CS244 ’13: DCell: A Scalable and Fault-Tolerant Network Structure for Data Centers

Team: Jim Liu and Michael Chang

Key Result: DCell topology allows quick recovery from link and node failures.

Source: http://research.microsoft.com/pubs/75988/dcell.pdf

Contacts: Jim Liu (jimliu at stanford dot edu), Michael Chang (mchang91 at stanford dot edu)


One of difficult challenges in data center networking is how to efficiently connect an exponentially increasing number of end hosts. DCell presents a unique network structure for data center networks. The structure itself is recursive, where large DCells are constructed from small DCells. At each level, nodes are fully connected. There is also one connection between each DCell at the same level. This structure provides a large amount of fault tolerance and has close to shortest path routing.

For our project, we replicated Figure 11 from the DCell paper written by Guo et al. In the paper, a physical testbed along with physical disconnections of links and nodes were performed to demonstrate the robustness of a DCell network. Instead of a physical testbed, we used Mininet to create the topology and simulate link/node failures. RipL-POX was used to implement the routing between different DCells. We demonstrated whether an emulated topology using Mininet on EC2 is sufficient to maintain robust throughput after links and nodes are removed. It is also interesting to note how much throughput was achieved.

Goals and Motivation

DCell is motivated by several different design goals for data center networking. These goals are scalability, fault tolerance, and high network capacity. Data center growth is becoming exponential and high bandwidth requirements mean existing tree structures for DCN have difficulty meeting these design goals. The paper proposes DCell as a recursively defined network structure for data centers and proceeds to show its efficacy for DCN through experimental results.

DCN as a whole is an interesting problem because of the data center’s growing importance in the Internet landscape. Cloud based computing companies hold more of our data than ever before and existing tree based structures run into bandwidth bottlenecks at the top of rack and core switches. To sustain a tree structure, more expensive higher capacity switches are needed as the number of servers grows exponentially. Finally, tree structures inherently have a single point of failure at the core switch level. All of these issues motivate the authors to propose DCell as a means of alleviating the challenges of DCN.

DCell topology

DCell topology


The authors of DCell analyzed several different aspects related to the topology and the routing protocol. One result is looking at DCell Fault-tolerant routing (DFR) vs Shortest-Path routing (SPF) under both node and link failures. For node failures, the path failure ratio between the two routing protocols are very close. Under link failures, however, SPF has an almost zero path failure ratio compared to increasing path failure ratio for DFR. This is because DFR is not optimal at the global level.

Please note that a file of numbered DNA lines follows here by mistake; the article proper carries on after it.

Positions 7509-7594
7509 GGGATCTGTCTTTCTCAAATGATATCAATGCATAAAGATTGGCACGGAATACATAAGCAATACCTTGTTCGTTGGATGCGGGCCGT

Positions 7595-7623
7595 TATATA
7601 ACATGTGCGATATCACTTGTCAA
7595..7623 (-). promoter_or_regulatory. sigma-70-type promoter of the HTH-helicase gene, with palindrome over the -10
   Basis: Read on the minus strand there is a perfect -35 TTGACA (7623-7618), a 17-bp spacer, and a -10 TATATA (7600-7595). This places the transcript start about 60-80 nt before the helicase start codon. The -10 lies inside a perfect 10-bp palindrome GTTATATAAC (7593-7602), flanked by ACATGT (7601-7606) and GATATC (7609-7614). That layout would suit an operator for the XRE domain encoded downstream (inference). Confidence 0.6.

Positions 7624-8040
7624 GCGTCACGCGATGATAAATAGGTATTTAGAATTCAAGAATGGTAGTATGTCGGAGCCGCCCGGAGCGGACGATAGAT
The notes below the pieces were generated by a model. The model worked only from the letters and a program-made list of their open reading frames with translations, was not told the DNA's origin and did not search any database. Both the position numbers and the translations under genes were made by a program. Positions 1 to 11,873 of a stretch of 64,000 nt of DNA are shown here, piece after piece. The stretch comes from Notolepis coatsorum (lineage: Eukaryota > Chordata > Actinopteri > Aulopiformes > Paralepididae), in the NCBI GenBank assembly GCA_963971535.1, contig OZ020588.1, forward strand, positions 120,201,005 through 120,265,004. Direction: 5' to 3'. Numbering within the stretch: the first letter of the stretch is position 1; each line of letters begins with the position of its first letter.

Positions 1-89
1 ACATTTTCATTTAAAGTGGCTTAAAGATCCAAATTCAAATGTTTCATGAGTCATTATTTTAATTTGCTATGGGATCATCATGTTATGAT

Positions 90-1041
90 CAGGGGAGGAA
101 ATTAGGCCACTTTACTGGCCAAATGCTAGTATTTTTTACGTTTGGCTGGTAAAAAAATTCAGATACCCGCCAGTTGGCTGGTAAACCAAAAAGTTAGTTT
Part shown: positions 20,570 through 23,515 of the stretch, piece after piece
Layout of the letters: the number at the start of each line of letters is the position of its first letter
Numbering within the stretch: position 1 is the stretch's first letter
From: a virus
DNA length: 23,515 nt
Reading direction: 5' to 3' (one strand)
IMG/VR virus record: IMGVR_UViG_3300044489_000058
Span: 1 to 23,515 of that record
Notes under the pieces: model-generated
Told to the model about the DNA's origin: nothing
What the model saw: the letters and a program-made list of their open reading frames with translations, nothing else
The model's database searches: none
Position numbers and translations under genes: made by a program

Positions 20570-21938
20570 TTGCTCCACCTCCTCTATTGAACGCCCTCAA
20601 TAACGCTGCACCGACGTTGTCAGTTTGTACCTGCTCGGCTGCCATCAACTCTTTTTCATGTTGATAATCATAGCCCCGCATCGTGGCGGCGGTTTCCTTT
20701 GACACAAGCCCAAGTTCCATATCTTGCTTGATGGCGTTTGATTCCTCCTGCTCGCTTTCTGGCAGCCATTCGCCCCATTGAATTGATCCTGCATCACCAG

Experiments were also run on an operational testbed of 20 nodes in a DCell1 configuration. A TCP connection was set up between nodes [0,0] and [4,3], with the initial path consisting of [0,0], [0,3], [4,0], [4,3]. Link failure was simulated by manually unplugging the link [0,3], [4,0] and replugging it several seconds later. The server was then shut down to simulate the impact of node failure. For both cases, the resulting path is [0,0], [1,0], [1,3], [4,1], [4,3]. The resulting throughput plot presented by the paper indicates a very quick recovery after link failure, followed by a slightly longer recovery after node failure.

TCP throughput with node and link failures

TCP throughput with node and link failures

Subset Goals and Motivation

For our project, we chose to reproduce Figure 11 from the paper that demonstrates TCP throughput with node and link failure. The main reason was to validate the robustness of the DCell topology and local reroute protocol. Additionally, we were interested in seeing how Mininet/POX responds to traffic simulations on a fairly large topology. Because it would be infeasible to acquire 20 physical servers to run the experiment, we used Mininet to simulate the hosts. For our topology and routing simulation, we used RiplPox since it provides an easy means of interfacing with the POX OpenFlow controller and provides a good introduction into SDN as a whole. The graph from the paper indicates a very quick recovery so performance in a simulated environment would also be interesting to validate.

Subset Results

Our results were similar to those seen from the paper. Throughput drops for both link and nodes failure and recovers quickly at 34s and 108s. There were differences, however, between the environments from the paper and our experiment, which we describe in the Platform section below.

Experimental throughput with link and node failure

Experimental throughput with link and node failure


Experimental throughput for two different links as link state changes


Our DCell setup under Mininet closely resembles the description in the paper, with a few important differences. First, because hosts in a DCell also act as routers, we represent a host as a host/switch pair. This allows us to implement the routing algorithm in OpenFlow, rather than as software on the host. Also, due to limitations in Mininet, we noticed that TCP traffic could not achieve line rate when links were configured with a bandwidth of 1Gbps (they generally could get to about 500 Mbps), so we reduced link speeds to 100Mbps, except for those directly connecting a host to its switch.

We implemented the routing algorithm using RipL and RipL-POX. RipL provides a simple interface to define routes between any two nodes in a network, and RipL-POX acts as an interface between RipL and POX, a controller for OpenFlow switches. This allows us to write our routing algorithm assuming a high-level view of the network, without considering each individual switch and what entries need to be added to its flow tables.

In addition to the DCellRouting algorithm described in the paper, we implement local-reroute to handle link and node failures. Because we have a centralized view of the network, we do not need to implement the link state algorithm to update each switch’s view of the network.